What’s the Difference Between First Frost and First Freeze?


During the hot, muggy days of August when the relative humidity is 100% by ten AM, digging fence post holes can get hot. The air is saturated with moisture, so cooling from the evaporation of our perspiration doesn’t take place. The air can’t absorb any more H20. Regardless of how much we sweat we feel the heat. We take more water breaks.

As the air temperature goes down with the coming of dusk, the air can’t hold as much moisture, so the excess moisture condenses. In the morning we see it as fog or dew. There’s fog along creeks because it’s generally cooler there but the humidity is often higher.

Frost2Now it’s October. The temperature is lower but there’s still humidity so the same thing happens, but if the thermometer drops far enough we see frozen dew. We call that “frost”. There are two things to remember about temperature. One is that we generally read it several feet above the ground. Because cold air is heavier it sinks so our garden may be freezing at ground level while the thermometer is still ”officially” reading higher than 32 degrees. Secondly, not all surfaces in an area will have the same temperature. A metal car roof radiates heat rapidly so it’s temperature drops more rapidly than the surface of a black-topped parking lot that has absorbed lots of calories from the sun during the day. Frost could form on the car top before the blacktop. Or before your plants. By the way, an object radiating heat from two exposed surfaces, like a bridge deck or a leaf, cool more rapidly than just one surface. That’s the reason we should heed those “Bridge freezes before highway” warnings in winter. So, we can see frozen dew while the “official” temperature is still above freezing. That’s frost.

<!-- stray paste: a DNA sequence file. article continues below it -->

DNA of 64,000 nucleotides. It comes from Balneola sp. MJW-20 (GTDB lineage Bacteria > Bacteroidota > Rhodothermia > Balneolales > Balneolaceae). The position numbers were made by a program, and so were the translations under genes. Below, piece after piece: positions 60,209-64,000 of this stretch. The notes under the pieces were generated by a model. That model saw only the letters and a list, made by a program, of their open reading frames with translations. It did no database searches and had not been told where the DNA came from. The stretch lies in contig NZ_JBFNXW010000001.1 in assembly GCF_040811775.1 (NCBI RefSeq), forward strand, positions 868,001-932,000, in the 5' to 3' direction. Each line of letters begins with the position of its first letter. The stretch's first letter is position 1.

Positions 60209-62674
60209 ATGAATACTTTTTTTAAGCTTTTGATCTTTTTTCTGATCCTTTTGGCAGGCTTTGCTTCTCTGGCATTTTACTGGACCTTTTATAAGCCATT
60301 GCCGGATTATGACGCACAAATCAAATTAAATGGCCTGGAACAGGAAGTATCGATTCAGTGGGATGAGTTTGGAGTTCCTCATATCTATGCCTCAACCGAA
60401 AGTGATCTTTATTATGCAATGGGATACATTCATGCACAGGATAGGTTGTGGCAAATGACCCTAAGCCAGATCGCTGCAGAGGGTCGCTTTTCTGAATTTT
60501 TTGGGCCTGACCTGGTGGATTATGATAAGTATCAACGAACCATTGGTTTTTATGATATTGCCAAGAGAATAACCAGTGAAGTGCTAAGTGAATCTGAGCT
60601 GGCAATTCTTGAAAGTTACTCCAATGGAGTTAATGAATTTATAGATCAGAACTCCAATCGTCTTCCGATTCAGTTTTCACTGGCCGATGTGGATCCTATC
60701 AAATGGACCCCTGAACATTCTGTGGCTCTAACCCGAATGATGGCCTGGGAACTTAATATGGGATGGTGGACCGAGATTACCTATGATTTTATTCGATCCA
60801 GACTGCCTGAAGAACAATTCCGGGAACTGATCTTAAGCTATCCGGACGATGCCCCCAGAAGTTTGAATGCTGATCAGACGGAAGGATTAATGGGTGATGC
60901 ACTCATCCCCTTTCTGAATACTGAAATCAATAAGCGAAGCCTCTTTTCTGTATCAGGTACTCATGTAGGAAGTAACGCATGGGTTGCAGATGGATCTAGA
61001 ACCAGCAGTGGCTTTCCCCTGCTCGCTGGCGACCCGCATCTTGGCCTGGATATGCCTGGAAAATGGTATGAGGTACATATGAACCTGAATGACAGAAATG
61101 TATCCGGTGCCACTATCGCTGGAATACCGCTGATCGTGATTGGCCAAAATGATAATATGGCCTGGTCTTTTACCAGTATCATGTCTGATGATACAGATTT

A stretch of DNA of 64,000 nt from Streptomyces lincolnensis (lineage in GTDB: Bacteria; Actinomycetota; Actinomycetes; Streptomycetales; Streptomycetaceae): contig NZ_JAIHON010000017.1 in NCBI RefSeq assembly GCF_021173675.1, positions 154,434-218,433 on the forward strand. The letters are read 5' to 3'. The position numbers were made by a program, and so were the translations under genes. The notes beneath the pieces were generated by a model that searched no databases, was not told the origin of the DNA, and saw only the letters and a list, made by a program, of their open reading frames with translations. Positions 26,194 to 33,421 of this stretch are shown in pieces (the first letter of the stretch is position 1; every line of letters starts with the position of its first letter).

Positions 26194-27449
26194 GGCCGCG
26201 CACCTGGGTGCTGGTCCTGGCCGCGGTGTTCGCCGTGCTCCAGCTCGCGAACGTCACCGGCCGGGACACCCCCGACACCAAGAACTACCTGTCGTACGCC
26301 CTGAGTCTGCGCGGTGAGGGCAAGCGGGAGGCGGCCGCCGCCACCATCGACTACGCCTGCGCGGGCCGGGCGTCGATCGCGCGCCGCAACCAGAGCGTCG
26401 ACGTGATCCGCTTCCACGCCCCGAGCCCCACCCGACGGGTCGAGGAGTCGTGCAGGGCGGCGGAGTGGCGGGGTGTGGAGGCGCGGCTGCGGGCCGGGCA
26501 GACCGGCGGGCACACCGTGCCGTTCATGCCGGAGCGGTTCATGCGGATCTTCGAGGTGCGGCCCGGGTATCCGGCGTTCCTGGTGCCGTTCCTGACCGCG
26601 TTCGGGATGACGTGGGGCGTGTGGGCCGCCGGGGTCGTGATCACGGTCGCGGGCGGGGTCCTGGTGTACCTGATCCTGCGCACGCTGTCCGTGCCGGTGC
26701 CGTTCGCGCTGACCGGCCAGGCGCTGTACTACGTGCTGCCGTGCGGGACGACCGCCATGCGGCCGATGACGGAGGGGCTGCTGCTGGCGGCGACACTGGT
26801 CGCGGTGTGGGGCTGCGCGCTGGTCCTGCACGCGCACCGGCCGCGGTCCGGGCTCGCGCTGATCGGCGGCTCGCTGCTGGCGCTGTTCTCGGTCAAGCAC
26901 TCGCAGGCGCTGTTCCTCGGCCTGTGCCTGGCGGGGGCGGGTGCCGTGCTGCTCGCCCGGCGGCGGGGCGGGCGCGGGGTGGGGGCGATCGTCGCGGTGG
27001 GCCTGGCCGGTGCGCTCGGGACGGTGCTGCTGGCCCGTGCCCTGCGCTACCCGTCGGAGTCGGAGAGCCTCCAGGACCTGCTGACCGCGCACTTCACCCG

Frost1To us gardeners, the “first frost” indicates that temperatures have gotten low enough to damage some of our less-hardy plants. With the “first freeze” the plants at ground level get below freezing and stay there for awhile, like maybe a “hard freeze” at 28 degrees for several hours. That signals that the growing season is over. But the first frost was a long time back. Of course in the mountains all weather is local, depending on elevation, north vs, south facing, near a stone wall, etc. So keep your own records and compare with the “official” forecasts.

Reprinted from Citizen-Times “Ask a Gardener” by Glenn Palmer 10/23/2006

Spring Bulbs Fundraiser

Tulips1Time is running out!

Have you bought your spring bulbs for 2015? There is a way to financially support Buncombe County Master Gardener educational programs AND order great Spring-flowering bulbs, gardening books, tools, soil supplements, (and even gift certificates for such delights).


Brent and Becky’s bulbs in Gloucester, VA has a fundraising program called “Bloomin’ Buck$” that is designed to earn participating non-profit 501©(3) organizations cash from orders that specify one of the organizations by name.

Participation in this program is very simple. Before mid-November, all you have to do is one of the following:

imageGo to www.bloominbucks.com and select Buncombe County Master Gardeners as the organization to benefit from your online order.
Or, mention Buncombe County Extension Master Gardeners when placing phone orders through Brent and Becky’s toll-free line: 877-661-2852.
Or order direct from the 2014 Fall catalog which you can get from www.brentandbeckysbulbs.com. Catalogs are also available at the Extension Office. On your mail order form and below the Total Due line write in “Buncombe County Master Gardeners”. If you have any questions, call Kathleen Griffin at 258-2105.

Stink Bug Alert :​​ They’re Back!!!